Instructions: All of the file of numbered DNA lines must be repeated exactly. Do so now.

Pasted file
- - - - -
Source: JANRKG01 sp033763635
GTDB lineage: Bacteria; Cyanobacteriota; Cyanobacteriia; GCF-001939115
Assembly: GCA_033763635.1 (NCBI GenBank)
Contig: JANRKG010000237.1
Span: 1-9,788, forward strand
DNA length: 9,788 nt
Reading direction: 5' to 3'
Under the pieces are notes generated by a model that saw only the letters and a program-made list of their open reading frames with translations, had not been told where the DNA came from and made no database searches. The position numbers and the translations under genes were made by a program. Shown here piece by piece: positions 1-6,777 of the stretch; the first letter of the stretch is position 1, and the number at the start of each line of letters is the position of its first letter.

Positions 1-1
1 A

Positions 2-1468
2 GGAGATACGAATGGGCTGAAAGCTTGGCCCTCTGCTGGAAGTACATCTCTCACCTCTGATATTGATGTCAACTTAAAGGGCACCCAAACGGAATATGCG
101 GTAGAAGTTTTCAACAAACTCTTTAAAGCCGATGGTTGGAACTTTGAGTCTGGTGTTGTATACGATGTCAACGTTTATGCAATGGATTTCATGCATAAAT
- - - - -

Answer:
Source: JANRKG01 sp033763635
GTDB lineage: Bacteria; Cyanobacteriota; Cyanobacteriia; GCF-001939115
Assembly: GCA_033763635.1 (NCBI GenBank)
Contig: JANRKG010000237.1
Span: 1-9,788, forward strand
DNA length: 9,788 nt
Reading direction: 5' to 3'
Under the pieces are notes generated by a model that saw only the letters and a program-made list of their open reading frames with translations, had not been told where the DNA came from and made no database searches. The position numbers and the translations under genes were made by a program. Shown here piece by piece: positions 1-6,777 of the stretch; the first letter of the stretch is position 1, and the number at the start of each line of letters is the position of its first letter.

Positions 1-1
1 A

Positions 2-1468
2 GGAGATACGAATGGGCTGAAAGCTTGGCCCTCTGCTGGAAGTACATCTCTCACCTCTGATATTGATGTCAACTTAAAGGGCACCCAAACGGAATATGCG
101 GTAGAAGTTTTCAACAAACTCTTTAAAGCCGATGGTTGGAACTTTGAGTCTGGTGTTGTATACGATGTCAACGTTTATGCAATGGATTTCATGCATAAAT